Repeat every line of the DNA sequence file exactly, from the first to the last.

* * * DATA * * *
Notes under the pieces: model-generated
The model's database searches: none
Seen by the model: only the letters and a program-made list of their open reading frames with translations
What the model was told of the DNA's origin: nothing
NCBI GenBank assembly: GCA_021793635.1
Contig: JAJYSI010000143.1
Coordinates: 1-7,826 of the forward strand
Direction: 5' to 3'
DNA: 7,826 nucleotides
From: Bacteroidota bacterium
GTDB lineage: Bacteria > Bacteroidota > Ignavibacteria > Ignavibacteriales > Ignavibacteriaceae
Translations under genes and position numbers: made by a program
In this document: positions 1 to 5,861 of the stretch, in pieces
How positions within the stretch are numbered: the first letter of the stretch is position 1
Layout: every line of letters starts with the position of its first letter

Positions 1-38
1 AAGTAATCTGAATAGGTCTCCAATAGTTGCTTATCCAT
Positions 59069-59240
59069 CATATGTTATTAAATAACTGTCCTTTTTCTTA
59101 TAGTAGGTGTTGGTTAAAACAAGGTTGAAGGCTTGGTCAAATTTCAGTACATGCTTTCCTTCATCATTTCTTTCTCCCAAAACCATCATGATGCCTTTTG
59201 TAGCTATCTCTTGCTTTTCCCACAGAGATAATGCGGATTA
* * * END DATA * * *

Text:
Notes under the pieces: model-generated
The model's database searches: none
Seen by the model: only the letters and a program-made list of their open reading frames with translations
What the model was told of the DNA's origin: nothing
NCBI GenBank assembly: GCA_021793635.1
Contig: JAJYSI010000143.1
Coordinates: 1-7,826 of the forward strand
Direction: 5' to 3'
DNA: 7,826 nucleotides
From: Bacteroidota bacterium
GTDB lineage: Bacteria > Bacteroidota > Ignavibacteria > Ignavibacteriales > Ignavibacteriaceae
Translations under genes and position numbers: made by a program
In this document: positions 1 to 5,861 of the stretch, in pieces
How positions within the stretch are numbered: the first letter of the stretch is position 1
Layout: every line of letters starts with the position of its first letter

Positions 1-38
1 AAGTAATCTGAATAGGTCTCCAATAGTTGCTTATCCAT
Positions 59069-59240
59069 CATATGTTATTAAATAACTGTCCTTTTTCTTA
59101 TAGTAGGTGTTGGTTAAAACAAGGTTGAAGGCTTGGTCAAATTTCAGTACATGCTTTCCTTCATCATTTCTTTCTCCCAAAACCATCATGATGCCTTTTG
59201 TAGCTATCTCTTGCTTTTCCCACAGAGATAATGCGGATTA